Brett Gurewitz: "I spent the time between 1983 and 1987 developing a pretty phenomenal drug habit and learning how to be a recording engineer. I hadn’t been in the band for a few years but Greg had kept Bad Religion going through his college years. I ultimately got clean by April 1987, when I had a chance to play a show with the band again. The guys found me imminently more bearable when I was clean and said, “Hey, let’s make a record.” So Greg and I each wrote two songs a week and in a month we had Suffer."
Greg Graffin said Brett's return to Bad Religion in 1987 "really motivated Brett, and me too, that's why Suffer has so much life to it. Here was a bunch of guys that hadn't been together for a while, and then we find out not only do we have a better outlook on life and understand more about the world so we can write a little more lucidly, but we both sound better than ever. (...) At that time I wasn't trying to be punk anymore, I wanted to deliver a more honest representation of the lyrics, I had these ideas I wanted to communicate. I guess I was concentrating more on communication, than trying to define our sound or fit into a genre".
Jay Bentley: "I think you just get better at what you're doing. A lot of the early songs, when people say you're a three chord punk band, they're absolutely right. However, on Suffer there were songs that really were songs; verse, chorus, bridge, these are not three chord songs at all. I think that simply has to do with trying not to write the same material over and over again, so you have to write different kinds of music. It's not different styles, but just expanding on what you're playing, so they became more song like".
Bobby Schayer: "Suffer is what punk rock is about. I just think that over time you progress as a songwriter and all that, but for me Suffer was the rebirth, that was where How Could Hell... left off".
Suffer was influenced by the writings of Fyodor Dostoyevski. Brett: "(...) the whole concept comes from how Dostoevski felt that sublimation and catharsis can be achieved through suffering, how one can't really come without the other. Almost all his books have that central theme. It's not that suffering is bad, it's like you suffer and come out the other side purified, purged."
Suffer was recorded in April of 1988 in no more than seven or eight days.
To record his bass tracks, Jay used a Hiwatt SA212 combo into an Electro-Voice EVM12L speaker mounted in in a KK Audio closed back cabinet. The same method was used on all albums from Suffer through No Substance, except Against The Grain. In 2010 he again used the same gear on The Dissent Of Man.
The cover artwork was done by Jerry Mahoney.
Greg Graffin: "The image occured to me and Jerry while they were working as salad-bar hosts at an L.A. restaurant. That image seemed to capture the simultaneous anger, powerless, and defiane of my teenage years, emotions that fueled my songwriting and performances in the early days of the band"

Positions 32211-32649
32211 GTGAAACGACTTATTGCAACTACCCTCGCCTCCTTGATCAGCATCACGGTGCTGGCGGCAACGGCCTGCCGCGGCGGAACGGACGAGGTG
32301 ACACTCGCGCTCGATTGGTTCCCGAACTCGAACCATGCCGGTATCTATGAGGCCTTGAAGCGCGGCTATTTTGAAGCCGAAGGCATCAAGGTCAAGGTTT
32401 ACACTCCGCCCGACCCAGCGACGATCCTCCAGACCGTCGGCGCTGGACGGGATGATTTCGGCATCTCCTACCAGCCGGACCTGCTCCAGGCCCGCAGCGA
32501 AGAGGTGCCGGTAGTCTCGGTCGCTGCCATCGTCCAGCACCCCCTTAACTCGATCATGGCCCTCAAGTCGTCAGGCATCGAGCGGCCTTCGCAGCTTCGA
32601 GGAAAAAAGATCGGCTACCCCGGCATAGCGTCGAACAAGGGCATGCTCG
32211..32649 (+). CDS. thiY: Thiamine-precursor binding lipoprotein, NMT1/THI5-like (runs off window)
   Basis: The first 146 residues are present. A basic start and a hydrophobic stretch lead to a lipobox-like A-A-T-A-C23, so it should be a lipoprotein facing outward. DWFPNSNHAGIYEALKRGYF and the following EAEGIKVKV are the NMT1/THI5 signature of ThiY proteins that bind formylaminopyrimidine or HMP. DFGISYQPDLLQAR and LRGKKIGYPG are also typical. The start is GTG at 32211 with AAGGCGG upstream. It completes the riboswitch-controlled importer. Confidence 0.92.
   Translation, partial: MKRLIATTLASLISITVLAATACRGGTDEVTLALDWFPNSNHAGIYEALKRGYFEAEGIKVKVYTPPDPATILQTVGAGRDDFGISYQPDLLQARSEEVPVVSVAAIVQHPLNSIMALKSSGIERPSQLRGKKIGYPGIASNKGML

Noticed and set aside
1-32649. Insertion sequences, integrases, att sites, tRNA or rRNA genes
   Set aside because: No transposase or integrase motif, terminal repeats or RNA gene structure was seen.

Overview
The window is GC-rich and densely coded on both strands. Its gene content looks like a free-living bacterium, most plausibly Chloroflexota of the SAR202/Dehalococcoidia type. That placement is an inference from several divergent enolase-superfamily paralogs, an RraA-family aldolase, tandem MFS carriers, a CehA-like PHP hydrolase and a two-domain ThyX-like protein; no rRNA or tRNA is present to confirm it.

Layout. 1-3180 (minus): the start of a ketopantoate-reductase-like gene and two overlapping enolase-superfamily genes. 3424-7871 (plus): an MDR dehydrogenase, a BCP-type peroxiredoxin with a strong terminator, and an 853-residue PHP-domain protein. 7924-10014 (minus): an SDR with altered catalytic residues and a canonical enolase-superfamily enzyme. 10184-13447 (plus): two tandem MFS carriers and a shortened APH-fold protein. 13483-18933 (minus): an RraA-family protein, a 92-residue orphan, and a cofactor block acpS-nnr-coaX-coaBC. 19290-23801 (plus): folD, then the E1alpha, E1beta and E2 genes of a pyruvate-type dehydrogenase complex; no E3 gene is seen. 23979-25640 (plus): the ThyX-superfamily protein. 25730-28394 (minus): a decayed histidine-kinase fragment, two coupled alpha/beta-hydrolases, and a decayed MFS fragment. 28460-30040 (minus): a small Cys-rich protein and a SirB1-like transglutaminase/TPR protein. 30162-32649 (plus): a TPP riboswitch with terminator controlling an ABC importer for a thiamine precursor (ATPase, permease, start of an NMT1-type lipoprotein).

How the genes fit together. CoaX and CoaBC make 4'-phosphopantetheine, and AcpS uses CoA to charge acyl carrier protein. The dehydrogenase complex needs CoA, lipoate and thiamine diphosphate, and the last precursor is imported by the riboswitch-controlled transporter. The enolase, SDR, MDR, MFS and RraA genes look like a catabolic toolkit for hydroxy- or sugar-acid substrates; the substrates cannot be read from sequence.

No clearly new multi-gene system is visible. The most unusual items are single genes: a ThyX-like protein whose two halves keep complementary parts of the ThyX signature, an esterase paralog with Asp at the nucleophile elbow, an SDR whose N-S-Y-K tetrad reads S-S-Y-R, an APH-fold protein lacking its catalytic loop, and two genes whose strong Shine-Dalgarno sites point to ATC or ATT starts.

Brett said that although the boy on the cover is in flames, he is not consumed by the fire. The flames are just a symbol for the burning questions and that living means to be able to suffer.
Jay: "If you look really carefully at the Suffer lyric sheet, you can see the Rickenbacker headstock coming out from the hole in the wall just around the lightswitch. That was my bedroom at my mom's house. The hole was from an old intercom system that didn't work anyway. I just took it all out, 'cause they would turn it on in the morning like an alarm clock."
The cover was since copied by NOFX ("Surfer", 2001) and the German band Money Left To Burn ("Sucker", 2011).
It was released on 9.8.88 and it sold 4,000 copies, which was cool to them considering how utterly insignificant Epitaph was at the time. In 1993 Brett said it was his favorite BR album.
In 1988 the album was voted best album of the year by the editors of Trust Magazine and Maximum Rock and Roll and by the readers (and the editor) of Flipside.
Greg Graffin: "I thought it was going to be a gold record and picked as the album of the year, but it only sold like 3,000 copies in the first year. It was the start of me recognizing that the Bad Religion sentiment really jived nicely with the scientific pursuits I was undertaking; I started to borrow a lot more concepts from academia and science for my songwriting."
Kerrang Magazine published a 100 must-have-albums section (year unknown!!). It ranked albums in categories such as 'old skool' punk, 'new school' punk, hard rock, metal etc. Bad Religion's Suffer came in 10th in the category of old school punk. The album description reads:
"At the end of the 80's US punk rock was in a shocking state: The violent had become toothless, the good had become something else and the bad had become heavy metal. Enter Bad Religion and their third full length album, two minute tunes, rodeo pacing melodies that stuck in your head like pop songs. At the time of its release Suffer sold 10 000 copies, which is really nothing. But it did more than this, it revitalised a scene in need of life and provided the blueprint for almost every Californian band of the type that came to follow."
There were rumors of an 8-track tape release of the album. However, Jay denied that rumor as Epitaph never released it. In fact It's said that no 8-tracks were released in the 80s at all.
|06/03||Added details about Jay's gear - By Marty|